Syzygium paniculatum

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Magenta lilly pilly
Syzygium paniculatum, bloeiwyses, Tuks, b.jpg
Scientific classification edit
Kingdom: Plantae
Clade: Angiosperms
Clade: Eudicots
Clade: Rosids
Order: Myrtales
Family: Myrtaceae
Genus: Syzygium
S. paniculatum
Binomial name
Syzygium paniculatum
  • Eugenia paniculata Gaertn. J.Britt. nom. illeg.
  • Eugenia rheedioides Standl. & Steyerm.

The magenta lilly pilly (Syzygium paniculatum, syn. Eugenia paniculata), also known by the common name magenta cherry, is a broad dense bushy rainforest tree native to New South Wales. It grows to a height of 15 m with trunk diameter up to 35 cm. Leaves are 3–9 cm long, opposite, simple and slightly obovate, tapering at the leaf base. The leaves are dark glossy above, and paler below. White flowers are produced in clusters. The edible fruit is usually magenta, but can be white, pink or purple.[3]

It is commonly cultivated in eastern Australia and elsewhere. Well known as an edible wild fruit with a pleasantly sour apple-like flavour. It is eaten fresh or cooked into jams.[4]

The 1889 book 'The Useful Native Plants of Australia’ records that Eugenia myrtifolia common names included "Brush Cherry" or "Native Myrtle" and that "The red juice of the fruit of this tree is similar in its properties to that of red grapes. It contains free tartaric acid, cream of tartar, sugar, and red colouring matter very sensitive to the action of acids and alkalies. By fermentation it yields wine possessing a bouquet. The colouring matter, which is soluble in alcohol and ether-alcohol, but not in pure ether, is precipitated by lead-acetate, decolourised by reducing agents, and recovers its red colour on exposure to the air, just like litmus and the red colour of wine (De Luca and Ubaldini, in Watfs' Did., vi., ist Supp., 608.)."[5]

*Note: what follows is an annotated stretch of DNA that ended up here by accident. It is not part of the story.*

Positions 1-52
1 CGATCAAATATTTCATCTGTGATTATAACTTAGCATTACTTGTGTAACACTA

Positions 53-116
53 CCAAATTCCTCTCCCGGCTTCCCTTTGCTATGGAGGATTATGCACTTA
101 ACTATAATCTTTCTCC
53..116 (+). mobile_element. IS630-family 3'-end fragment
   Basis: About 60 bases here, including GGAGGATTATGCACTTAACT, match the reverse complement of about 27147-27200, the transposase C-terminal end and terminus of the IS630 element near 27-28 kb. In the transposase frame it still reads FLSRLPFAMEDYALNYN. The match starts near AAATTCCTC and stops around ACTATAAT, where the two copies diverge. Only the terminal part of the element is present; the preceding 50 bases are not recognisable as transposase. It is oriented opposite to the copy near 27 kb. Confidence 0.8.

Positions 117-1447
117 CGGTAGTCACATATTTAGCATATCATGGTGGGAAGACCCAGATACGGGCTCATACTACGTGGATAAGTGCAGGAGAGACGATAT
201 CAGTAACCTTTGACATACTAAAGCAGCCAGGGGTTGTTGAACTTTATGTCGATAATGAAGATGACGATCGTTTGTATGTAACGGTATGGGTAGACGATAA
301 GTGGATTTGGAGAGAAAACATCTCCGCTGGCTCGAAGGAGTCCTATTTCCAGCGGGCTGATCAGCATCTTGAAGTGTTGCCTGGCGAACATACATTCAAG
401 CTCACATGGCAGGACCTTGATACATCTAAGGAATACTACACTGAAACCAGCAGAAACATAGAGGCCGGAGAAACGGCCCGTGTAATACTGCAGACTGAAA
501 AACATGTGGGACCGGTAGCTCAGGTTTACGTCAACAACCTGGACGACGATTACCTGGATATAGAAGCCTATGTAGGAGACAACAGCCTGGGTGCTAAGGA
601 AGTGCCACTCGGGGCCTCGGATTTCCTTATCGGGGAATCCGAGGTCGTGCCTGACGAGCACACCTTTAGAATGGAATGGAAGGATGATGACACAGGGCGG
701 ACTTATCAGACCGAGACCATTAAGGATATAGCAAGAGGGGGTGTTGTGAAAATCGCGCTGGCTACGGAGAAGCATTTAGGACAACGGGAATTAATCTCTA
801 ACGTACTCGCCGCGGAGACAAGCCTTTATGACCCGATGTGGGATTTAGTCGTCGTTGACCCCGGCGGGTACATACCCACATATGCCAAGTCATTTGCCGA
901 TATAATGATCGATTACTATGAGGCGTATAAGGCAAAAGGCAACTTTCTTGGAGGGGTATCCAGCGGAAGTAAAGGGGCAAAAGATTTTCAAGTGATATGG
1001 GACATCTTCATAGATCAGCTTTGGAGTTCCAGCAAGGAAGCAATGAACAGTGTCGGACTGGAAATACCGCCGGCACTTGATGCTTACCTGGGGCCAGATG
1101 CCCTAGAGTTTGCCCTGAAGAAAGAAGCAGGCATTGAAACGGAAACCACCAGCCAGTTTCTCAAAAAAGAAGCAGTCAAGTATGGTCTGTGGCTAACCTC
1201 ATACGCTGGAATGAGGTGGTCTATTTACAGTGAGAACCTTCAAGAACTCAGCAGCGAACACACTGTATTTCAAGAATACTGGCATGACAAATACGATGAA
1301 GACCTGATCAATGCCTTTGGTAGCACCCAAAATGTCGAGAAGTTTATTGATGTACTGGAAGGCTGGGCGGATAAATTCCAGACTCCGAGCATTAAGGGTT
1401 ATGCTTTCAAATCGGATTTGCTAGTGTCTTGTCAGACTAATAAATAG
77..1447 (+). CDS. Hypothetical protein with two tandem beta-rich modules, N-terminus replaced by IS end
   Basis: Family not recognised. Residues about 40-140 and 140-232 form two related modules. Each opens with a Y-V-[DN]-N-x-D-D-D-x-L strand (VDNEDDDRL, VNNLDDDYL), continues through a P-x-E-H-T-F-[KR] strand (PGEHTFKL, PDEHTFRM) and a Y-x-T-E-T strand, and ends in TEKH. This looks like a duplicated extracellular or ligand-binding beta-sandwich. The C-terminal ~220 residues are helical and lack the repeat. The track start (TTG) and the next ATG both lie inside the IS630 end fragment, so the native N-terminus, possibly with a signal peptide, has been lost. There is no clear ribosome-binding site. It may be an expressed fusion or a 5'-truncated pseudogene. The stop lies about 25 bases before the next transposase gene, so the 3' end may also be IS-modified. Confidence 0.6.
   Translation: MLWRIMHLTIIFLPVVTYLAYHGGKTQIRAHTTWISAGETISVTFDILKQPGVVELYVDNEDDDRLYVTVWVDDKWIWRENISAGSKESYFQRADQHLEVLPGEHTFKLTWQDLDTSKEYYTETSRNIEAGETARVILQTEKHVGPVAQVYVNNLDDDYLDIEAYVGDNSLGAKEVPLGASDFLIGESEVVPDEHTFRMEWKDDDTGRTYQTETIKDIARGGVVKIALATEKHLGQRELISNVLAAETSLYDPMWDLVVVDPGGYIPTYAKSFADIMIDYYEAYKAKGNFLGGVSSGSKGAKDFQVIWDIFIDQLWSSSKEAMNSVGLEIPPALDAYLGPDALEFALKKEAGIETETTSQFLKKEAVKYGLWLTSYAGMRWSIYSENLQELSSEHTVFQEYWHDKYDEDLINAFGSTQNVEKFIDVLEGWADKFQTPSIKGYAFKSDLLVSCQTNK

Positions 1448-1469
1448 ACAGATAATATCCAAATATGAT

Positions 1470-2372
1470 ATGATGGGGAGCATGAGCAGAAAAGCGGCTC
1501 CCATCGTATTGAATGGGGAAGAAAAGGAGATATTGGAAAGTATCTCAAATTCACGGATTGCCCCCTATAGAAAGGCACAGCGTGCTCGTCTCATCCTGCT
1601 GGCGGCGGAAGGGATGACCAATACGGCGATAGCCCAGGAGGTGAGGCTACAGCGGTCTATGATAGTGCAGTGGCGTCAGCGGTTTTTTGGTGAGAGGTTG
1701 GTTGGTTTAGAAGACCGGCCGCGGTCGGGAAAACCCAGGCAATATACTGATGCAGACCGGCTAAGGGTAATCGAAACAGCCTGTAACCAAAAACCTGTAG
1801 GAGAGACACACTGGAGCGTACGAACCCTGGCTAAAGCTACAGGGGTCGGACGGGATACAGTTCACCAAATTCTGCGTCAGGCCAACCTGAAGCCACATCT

It is commonly confused with Syzygium australe, brush cherry.[6]

very large S. paniculatum, with a trunk diameter measured at 88 cm, estimated height in excess of 30 metres, Illawarra, Australia


  1. ^ "Syzygium paniculatum". Australian Plant Name Index (APNI), IBIS database. Centre for Plant Biodiversity Research, Australian Government. Retrieved 3 August 2013.
  2. ^ "The Plant List: A Working List of All Plant Species". Retrieved 17 January 2014.
  3. ^ Floyd, A.G., Rainforest Trees of Mainland South-eastern Australia, Inkata Press 1989, ISBN 0-909605-57-2
  4. ^ "Syzygium paniculatum". Bush foods of NSW. The Royal Botanic Gardens & Domain Trust. Retrieved 3 August 2013.
  5. ^ J. H. Maiden (1889). The useful native plants of Australia : Including Tasmania 84. Turner and Henderson, Sydney.
  6. ^ Wilson. Peter G. "New South Wales Flora Online: Syzygium paniculatum". Royal Botanic Gardens & Domain Trust, Sydney, Australia.

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